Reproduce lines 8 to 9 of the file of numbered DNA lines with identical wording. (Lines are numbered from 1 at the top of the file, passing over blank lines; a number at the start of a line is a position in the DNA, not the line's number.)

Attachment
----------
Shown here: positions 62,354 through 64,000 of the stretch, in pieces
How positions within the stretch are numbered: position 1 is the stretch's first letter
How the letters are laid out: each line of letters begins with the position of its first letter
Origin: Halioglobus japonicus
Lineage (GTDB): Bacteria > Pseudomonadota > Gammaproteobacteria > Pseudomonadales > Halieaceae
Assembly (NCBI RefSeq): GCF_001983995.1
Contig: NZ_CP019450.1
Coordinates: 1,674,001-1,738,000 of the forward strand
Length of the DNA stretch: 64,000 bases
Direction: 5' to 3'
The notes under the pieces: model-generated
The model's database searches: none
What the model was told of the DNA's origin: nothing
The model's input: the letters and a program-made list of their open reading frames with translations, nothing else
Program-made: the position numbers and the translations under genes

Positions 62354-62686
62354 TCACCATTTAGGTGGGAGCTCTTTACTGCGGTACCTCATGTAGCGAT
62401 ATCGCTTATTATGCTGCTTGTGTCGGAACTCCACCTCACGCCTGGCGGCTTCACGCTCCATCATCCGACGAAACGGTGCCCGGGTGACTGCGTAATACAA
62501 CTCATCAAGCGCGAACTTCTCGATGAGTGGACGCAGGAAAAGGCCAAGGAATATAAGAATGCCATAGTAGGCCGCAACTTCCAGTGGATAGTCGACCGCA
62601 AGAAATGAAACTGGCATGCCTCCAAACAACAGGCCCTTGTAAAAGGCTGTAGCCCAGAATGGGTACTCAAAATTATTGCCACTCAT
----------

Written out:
Coordinates: 1,674,001-1,738,000 of the forward strand
Length of the DNA stretch: 64,000 bases